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Global Debt Levels Reach Historic Highs, Warns WEF President

Børge Brende, President of the World Economic Forum (WEF), delivered a sobering assessment of the global economy, cautioning that without appropriate economic measures, the world could face a decade of sluggish growth.

Speaking at the WEF’s “Special Meeting on Global Collaboration, Growth, and Energy for Development” in Riyadh, Saudi Arabia, Brende highlighted the alarming similarity of current global debt ratios to those of the early 19th century, explicitly referencing the Napoleonic Wars era.

Brende stressed the need for governments to devise strategies to reduce this mounting debt while implementing prudent fiscal policies that avoid triggering a recession. He also addressed concerns about persistent inflationary pressures and pointed out that generative artificial intelligence could offer opportunities for developing nations.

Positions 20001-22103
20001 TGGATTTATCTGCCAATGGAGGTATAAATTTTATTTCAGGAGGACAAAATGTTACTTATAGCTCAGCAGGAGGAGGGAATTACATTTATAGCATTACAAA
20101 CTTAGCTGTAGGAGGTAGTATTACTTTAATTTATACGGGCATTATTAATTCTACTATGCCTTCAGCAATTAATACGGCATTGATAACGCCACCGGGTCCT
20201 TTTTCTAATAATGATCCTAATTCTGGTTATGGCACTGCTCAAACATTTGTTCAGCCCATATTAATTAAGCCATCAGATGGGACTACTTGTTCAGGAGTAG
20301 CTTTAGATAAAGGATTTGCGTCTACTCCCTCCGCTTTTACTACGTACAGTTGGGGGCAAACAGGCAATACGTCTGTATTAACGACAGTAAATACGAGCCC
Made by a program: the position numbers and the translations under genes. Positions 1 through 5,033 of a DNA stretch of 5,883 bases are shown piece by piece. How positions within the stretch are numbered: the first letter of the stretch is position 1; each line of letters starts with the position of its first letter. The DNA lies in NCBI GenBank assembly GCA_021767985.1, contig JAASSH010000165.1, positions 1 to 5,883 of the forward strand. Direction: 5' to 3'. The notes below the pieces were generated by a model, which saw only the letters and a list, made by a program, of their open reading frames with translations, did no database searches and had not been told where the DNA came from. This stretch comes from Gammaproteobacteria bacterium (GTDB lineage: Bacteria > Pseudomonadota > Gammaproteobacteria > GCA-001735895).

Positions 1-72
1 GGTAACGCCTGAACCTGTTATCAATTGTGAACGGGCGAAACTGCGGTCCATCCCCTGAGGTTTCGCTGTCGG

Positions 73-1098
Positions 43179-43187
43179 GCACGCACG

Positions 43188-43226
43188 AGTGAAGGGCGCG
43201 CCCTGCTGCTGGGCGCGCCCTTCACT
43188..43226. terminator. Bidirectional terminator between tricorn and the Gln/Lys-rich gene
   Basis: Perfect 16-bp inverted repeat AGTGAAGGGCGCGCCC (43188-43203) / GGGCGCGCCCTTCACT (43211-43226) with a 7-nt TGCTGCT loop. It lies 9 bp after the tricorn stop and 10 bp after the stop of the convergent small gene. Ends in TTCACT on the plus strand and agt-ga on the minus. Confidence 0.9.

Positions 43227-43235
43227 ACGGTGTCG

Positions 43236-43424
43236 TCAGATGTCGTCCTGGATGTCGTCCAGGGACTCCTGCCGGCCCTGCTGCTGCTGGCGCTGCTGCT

The IMF’s recent report echoed Brende’s warnings, indicating that global public debt had risen to 93% of GDP and could reach 100% by the decade’s end. Notably, the IMF highlighted China and the United States as having exceptionally high debt levels, with loose fiscal policies in the latter contributing to global economic fragility.

Despite these challenges, Brende acknowledged that the world economy had shown resilience, with the IMF slightly revising its global growth forecast to 3.2% for 2024. However, he cautioned that geopolitical tensions, such as those between Iran and Israel, posed significant risks. Brende emphasised the potential impact of escalated conflicts on oil prices, warning of the damaging consequences for the global economy should such scenarios unfold.

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